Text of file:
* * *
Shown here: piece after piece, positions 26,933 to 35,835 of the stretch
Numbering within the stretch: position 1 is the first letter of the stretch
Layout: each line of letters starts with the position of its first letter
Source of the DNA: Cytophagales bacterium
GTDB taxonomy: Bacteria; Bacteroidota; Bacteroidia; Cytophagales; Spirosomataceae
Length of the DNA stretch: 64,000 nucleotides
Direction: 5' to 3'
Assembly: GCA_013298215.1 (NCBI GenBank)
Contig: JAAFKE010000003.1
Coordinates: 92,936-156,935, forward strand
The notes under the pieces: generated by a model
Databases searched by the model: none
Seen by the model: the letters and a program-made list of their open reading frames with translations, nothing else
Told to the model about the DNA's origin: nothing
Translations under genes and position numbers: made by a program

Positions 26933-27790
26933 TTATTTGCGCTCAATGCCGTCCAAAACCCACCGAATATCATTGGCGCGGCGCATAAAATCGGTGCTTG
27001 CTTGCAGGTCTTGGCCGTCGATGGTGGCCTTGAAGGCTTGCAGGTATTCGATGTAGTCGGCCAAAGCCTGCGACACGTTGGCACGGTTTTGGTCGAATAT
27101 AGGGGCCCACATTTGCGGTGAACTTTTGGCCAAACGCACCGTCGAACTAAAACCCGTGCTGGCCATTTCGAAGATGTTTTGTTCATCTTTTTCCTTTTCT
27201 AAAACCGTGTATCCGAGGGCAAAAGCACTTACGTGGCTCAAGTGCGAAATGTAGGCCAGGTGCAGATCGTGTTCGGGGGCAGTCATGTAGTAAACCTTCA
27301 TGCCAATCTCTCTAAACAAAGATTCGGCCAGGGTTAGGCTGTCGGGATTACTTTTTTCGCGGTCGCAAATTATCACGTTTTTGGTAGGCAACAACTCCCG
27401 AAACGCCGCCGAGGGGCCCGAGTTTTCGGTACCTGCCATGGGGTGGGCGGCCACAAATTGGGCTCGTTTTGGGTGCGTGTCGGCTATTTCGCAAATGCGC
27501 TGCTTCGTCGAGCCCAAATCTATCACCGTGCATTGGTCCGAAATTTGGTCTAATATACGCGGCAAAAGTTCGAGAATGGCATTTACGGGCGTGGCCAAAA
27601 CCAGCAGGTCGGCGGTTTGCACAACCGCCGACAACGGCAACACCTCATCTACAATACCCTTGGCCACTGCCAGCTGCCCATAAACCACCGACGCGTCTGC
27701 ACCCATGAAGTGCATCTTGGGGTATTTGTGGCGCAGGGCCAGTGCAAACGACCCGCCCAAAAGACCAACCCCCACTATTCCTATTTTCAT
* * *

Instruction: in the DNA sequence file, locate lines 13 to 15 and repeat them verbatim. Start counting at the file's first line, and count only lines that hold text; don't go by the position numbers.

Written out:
Seen by the model: the letters and a program-made list of their open reading frames with translations, nothing else
Told to the model about the DNA's origin: nothing
Translations under genes and position numbers: made by a program